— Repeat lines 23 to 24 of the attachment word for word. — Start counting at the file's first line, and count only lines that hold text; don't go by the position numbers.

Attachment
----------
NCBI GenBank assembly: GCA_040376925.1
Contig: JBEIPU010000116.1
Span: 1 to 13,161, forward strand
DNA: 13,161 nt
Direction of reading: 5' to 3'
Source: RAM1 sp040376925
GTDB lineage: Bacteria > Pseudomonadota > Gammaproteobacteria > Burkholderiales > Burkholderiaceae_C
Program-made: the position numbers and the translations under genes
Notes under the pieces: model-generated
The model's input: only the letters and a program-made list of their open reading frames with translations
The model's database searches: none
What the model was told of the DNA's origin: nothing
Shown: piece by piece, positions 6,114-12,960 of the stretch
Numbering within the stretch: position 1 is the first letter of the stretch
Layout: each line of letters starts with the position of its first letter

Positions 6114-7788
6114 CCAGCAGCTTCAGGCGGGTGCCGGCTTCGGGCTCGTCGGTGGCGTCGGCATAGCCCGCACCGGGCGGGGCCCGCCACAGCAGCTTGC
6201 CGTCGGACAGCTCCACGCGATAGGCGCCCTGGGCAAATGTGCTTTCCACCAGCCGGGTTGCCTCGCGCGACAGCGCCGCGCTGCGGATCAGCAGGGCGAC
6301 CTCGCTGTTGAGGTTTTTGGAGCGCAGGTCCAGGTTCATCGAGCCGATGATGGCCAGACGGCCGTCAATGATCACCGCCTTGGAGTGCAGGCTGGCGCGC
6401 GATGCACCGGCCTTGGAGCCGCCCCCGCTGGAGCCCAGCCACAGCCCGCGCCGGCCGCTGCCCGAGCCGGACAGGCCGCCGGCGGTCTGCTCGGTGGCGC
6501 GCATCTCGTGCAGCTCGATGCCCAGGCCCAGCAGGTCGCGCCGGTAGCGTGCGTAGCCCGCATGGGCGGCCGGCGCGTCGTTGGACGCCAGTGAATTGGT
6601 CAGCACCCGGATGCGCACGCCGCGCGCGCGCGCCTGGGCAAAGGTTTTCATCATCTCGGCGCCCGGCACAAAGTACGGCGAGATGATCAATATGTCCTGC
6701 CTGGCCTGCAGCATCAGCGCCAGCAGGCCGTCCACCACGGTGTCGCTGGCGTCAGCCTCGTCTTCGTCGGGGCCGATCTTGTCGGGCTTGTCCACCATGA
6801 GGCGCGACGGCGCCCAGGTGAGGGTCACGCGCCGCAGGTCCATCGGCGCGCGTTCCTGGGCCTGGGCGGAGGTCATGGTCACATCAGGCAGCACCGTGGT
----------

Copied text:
6701 CTGGCCTGCAGCATCAGCGCCAGCAGGCCGTCCACCACGGTGTCGCTGGCGTCAGCCTCGTCTTCGTCGGGGCCGATCTTGTCGGGCTTGTCCACCATGA
6801 GGCGCGACGGCGCCCAGGTGAGGGTCACGCGCCGCAGGTCCATCGGCGCGCGTTCCTGGGCCTGGGCGGAGGTCATGGTCACATCAGGCAGCACCGTGGT